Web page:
It's a good thing that other democratic countries like Germany managed to successfully combat the suppression of renewables .... if they hadn't managed that, it'd be much harder for us now.

          "A candle loses nothing by lighting another candle" - Mohammed Nabbous, R.I.P.

          by Lawrence on Thu Aug 23, 2012 at 09:16:00 AM PDT

          [ Parent ]

  •  hmmm (3+ / 0-)
    Recommended by:
    translatorpro, sayitaintso, jam
    The amazing thing here is that this is the third straight year in which solar pv has more than doubled in the U.S., yet the total installed this year will be more than the cumulative total installed in all prior years
    Great news, but isn't that how doubling works, mathematically speaking?
    •  Only if the bulk of installations has been very (4+ / 0-)
      Recommended by:
      Wee Mama, translatorpro, JeffW, Odysseus

      recent and very rapid.  And since the growth in solar power didn't take place in the U.S. until Obama and the Dems set the right priorities, the growth here has been very recent and rapid.

      In other countries a current doubling of the year on year level of installations wouldn't come close to doubling the total cumulative amount installed.


      "A candle loses nothing by lighting another candle" - Mohammed Nabbous, R.I.P.

      by Lawrence on Thu Aug 23, 2012 at 06:17:53 AM PDT

      [ Parent ]

  •  Great news - thanks for the catch. Republished. (2+ / 0-)
    Recommended by:
    Lawrence, translatorpro

    Is it true? Is it kind? Is it necessary? . . . and respect the dignity of every human being.

    by Wee Mama on Thu Aug 23, 2012 at 06:30:22 AM PDT

  •  This is great news and goes hand in hand (1+ / 0-)
    Recommended by:

    with the growth of wind-generated power in the US. The growth of renewables and the price of natural gas have put a stop to the growth of coal plants in the US.

    It is critical that Congress extends the Production Tax Credit that expires at the end of the year so that wind energy can continue to grow in the USA.

    NC-4 (soon to be NC-6) Obama/Biden 2012

    by bear83 on Thu Aug 23, 2012 at 07:33:39 AM PDT

    •  It is worth noting that (6+ / 0-)

      US solar PV power capacity = 8 GW

      US solar thermal power capacity = 0.5 GW

      (Most of it at a single plant in California)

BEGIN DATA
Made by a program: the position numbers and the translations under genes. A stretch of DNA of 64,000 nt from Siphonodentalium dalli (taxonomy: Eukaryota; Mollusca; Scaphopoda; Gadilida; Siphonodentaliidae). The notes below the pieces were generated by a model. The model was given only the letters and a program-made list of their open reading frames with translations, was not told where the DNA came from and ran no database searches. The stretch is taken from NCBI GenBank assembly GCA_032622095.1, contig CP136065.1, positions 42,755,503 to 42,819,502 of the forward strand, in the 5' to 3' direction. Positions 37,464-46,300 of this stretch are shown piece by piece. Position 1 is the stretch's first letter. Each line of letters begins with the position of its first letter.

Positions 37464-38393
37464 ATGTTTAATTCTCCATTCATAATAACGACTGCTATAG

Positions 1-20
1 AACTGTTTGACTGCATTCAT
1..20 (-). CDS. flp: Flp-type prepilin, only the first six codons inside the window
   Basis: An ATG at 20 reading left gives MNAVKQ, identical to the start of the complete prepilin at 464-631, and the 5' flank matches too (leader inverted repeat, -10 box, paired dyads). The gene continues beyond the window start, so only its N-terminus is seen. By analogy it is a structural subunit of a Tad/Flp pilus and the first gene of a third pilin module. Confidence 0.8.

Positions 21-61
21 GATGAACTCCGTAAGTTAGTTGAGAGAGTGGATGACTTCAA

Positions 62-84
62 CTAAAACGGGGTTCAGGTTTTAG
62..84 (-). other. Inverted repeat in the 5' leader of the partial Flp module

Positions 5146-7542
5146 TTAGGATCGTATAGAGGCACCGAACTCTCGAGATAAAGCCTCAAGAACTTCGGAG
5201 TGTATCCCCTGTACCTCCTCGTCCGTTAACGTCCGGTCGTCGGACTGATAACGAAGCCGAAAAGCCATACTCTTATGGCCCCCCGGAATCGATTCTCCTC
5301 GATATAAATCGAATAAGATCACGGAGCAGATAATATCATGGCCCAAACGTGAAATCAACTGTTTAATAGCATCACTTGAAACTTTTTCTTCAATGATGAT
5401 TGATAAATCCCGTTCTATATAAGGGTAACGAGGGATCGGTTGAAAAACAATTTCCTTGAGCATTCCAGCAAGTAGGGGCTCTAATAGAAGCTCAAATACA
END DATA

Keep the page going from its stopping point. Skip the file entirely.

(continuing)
US wind power capacity = 49.8 GW

      and that wind is cheaper than solar in general. However

      A total of 4,658 MW of utility scale solar power plants are under construction and an additional 25,370 MW are under development, with 15,802 MW of those in California.
      In addition,
      There are currently 10,312 MW [of wind power] across 30 states under construction in the second quarter of 2012.

      Hey, Mitt! Thanks for ObamneyCare.

      by Mokurai on Thu Aug 23, 2012 at 07:54:04 AM PDT

      [ Parent ]

      •  New wind power development is withering now (0+ / 0-)

        due to the PTC scheduled expiration on 12/31/12. If a project can't be finished by then, developers are hesitant to take it on.

        Just more legislative malpractice by the GOP-held House.

        NC-4 (soon to be NC-6) Obama/Biden 2012

        by bear83 on Thu Aug 23, 2012 at 09:32:31 AM PDT

        [ Parent ]

  •  Is there a link to Romney's whopper of a lie (2+ / 0-)
    Recommended by:
    Lawrence, A Siegel

    that green energy destroys jobs?

    The spirit of liberty is the spirit which is not too sure that it is right. -- Judge Learned Hand, May 21, 1944

    by ybruti on Thu Aug 23, 2012 at 08:10:54 AM PDT

  •  Maddow said Dems are winning on policy (4+ / 0-)

    Rachel appeared on Letterman last night (introduced as "the smartest person on television'").  He asked why the campaigns haven't said anything about climate change.  She said the Republicans had won the political battle so that global warming was 'toxic'.  BUT, she went on, the Democrats are promoting a huge development of renewables on the ground.

    •  Rachel Maddow is a very smart lady and a very (3+ / 0-)

      astute analyst.

      The Republicans and their Big Oil and Big Fossil corporate backers did poison the Climate Change issue by inundating people with lies for numerous decades.  It had a particularly strong impact on people aged 40+, I think.

      The beauty of implementing policies that make renewables cheaper than other forms of energy production is that it effectively counters that Republican/Big Oil strategy by having Americans support renewables for reasons other than climate change, like energy independence and for the mere reason of saving money.  That way you get people on board who would not have been on board if it was just about climate change.

      I think it's a damn shame that Big Oil/Big Fossil has been able to muddy the waters on climate change so badly in the U.S., but right now all I really care about is seeing results... and I'm pretty happy with the current results, considering the circumstances.

      "A candle loses nothing by lighting another candle" - Mohammed Nabbous, R.I.P.

      by Lawrence on Thu Aug 23, 2012 at 10:01:51 AM PDT

      [ Parent ]

      •  About climate change and renewables, politics (2+ / 0-)
        Recommended by:
        Lawrence, Susan from 29

        A conservative writer about a year ago wrote: "Tell me about pollution, not climate change, if you want to convince me to go with alternate energy. I don't believe in human-caused climate change and never will. But I see pollution, and what it does."